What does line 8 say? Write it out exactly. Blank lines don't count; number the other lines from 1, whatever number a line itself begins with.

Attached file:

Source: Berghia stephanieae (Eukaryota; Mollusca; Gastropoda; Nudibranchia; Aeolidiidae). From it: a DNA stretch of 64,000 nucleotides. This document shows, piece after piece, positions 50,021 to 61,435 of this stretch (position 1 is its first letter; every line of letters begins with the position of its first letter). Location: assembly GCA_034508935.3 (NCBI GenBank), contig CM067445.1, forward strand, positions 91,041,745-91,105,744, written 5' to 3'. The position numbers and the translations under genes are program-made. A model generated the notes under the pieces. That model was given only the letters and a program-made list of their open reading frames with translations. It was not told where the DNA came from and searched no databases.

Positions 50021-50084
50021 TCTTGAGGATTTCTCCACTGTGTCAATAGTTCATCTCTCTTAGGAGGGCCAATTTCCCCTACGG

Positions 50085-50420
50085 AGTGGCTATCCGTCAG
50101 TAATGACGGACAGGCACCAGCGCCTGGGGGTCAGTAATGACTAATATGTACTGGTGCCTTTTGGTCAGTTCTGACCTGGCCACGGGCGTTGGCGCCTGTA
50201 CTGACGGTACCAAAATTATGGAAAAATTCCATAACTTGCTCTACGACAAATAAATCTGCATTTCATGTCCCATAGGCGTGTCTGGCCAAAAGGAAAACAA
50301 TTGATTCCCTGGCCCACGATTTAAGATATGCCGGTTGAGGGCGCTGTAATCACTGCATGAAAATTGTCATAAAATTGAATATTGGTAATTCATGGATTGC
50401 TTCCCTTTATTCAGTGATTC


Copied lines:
50301 TTGATTCCCTGGCCCACGATTTAAGATATGCCGGTTGAGGGCGCTGTAATCACTGCATGAAAATTGTCATAAAATTGAATATTGGTAATTCATGGATTGC